Friday, September 30, 2011

Round-Up: September 30

Here is a round-up of today's blog posts - and for previous posts, check out the Bestiaria Latina Blog archives. There are notices also at Twitter - look for Aesopus and AesopusEnglish.

HODIE: pridie Kalendas Octobres, the last day of September!

SCALA SAPIENTIAE: Today you can find sayings that go up to Diederich frequency ranking 100 - so the proverbs contain nothing but words found among the 100 most commonly used words in Latin. Here is one of the items in today's list: Non sibi solum, "Not for oneself alone."

ANECDOTE OF THE DAY: Today's anecdote is Aeneas et Lavinia, the story of Aeneas' marriage in Italy.

VERBUM HODIERNUM: Today's NEW word is LUMEN - read a brief essay about the word at the Verbosum blog. Here's one of the sayings you can find in the essay: Scientia lumen vitae, "Knowledge is the light of life."

VERBUM WIDGET: The word from the daily widget is MEUS - which also has a brief essay at the Verbosum blog. Here's one of the sayings you can find in that essay: Quidquid bene dictum est ab ullo, meum est, "Whatever has been well said by another is mine."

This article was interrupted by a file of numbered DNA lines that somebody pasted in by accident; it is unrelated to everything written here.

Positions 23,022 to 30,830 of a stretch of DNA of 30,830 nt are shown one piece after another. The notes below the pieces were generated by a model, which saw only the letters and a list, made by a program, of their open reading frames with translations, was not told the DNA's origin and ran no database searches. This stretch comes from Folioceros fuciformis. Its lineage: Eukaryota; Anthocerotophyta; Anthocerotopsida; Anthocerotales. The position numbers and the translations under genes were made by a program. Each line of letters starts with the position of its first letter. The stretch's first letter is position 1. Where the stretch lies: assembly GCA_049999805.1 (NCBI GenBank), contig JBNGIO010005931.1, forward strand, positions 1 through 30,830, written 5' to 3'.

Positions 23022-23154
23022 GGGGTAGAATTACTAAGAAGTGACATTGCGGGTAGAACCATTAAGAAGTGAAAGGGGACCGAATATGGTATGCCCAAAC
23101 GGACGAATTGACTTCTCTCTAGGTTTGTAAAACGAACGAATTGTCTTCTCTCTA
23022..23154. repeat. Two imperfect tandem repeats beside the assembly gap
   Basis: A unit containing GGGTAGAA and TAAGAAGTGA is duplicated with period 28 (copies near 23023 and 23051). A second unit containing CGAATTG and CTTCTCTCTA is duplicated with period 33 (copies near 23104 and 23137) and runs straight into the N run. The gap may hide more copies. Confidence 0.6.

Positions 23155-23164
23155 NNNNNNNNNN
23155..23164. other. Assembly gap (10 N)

FABULAE FACILES: The NEW easy-to-read fable is Mustela et Lima, the story of a fierce and foolish weasel.

FABULAE FACILES WIDGET: The fable from the Fabulae Faciles widget is Oves Timidae et Pastor, the story of a shepherd who wanted his sheep to be bold and brave.

MILLE FABULAE: ILLUSTRATIONS: The NEW fables with images are Muscae et Equus, the story of why the flies leave the fat horse alone, and Iuvenis et Vir Senex, the story of a reckless young man and an insightful old man.

MILLE FABULAE: ILLUSTRATIONS: The fable from the Mille Fabulae et Una widget is Lupus Esuriens et Nutrix, the famous story of a literal-minded wolf.

GOOGLE BOOKS: Today's Google Books are Buxtorf's Florilegium Hebraicum and Stassart's Fables .

TODAY'S MOTTOES & PROVERBS: Widgets available at Schoolhouse Widgets.

Tiny Proverbs: Today's tiny proverb is: Stentore clamosior (English: Louder than Stentor - which is where we get the English word "stentorian").

3-Word Mottoes Verb-less: Today's 3-word verb-less motto is Per ardua stabilis (English: Standing steady in difficulties).

Latin Animal Proverb: Today's animal proverb is Porcellum alens, porcum habebis (English: Raising a piglet, you'll have a pig).

Proverbs of Polydorus: Today's proverb from Polydorus is: Spiritus ubi vult spirat (English: The spirit blows where it will).

Proper Name Proverb from Erasmus: Today's proper name proverb from Erasmus is Lemnia manu (English: By a Lemnian hand; from Adagia 2.10.44 - this refers to any especially wicked crime, referring to the women of Lemnos who murdered all the men of the island in a fit of jealous rage).

Greek Proverb of the Day: Today's proverb is Ἀφροδίτῃ ὗν τέθυκεν (English: He sacrificed a pig to Aphrodite... which is like mixing apples and oranges: Aphrodite did not like pigs, especially since it was a wild pig who killed her lover Adonis).

For an image today, I wanted to call your attention to the wonderful new post at the BibliOdyssey blog, The Temple of the Muses, which is an 18th-century book of mythological illustrations. Here is the fall of Icarus: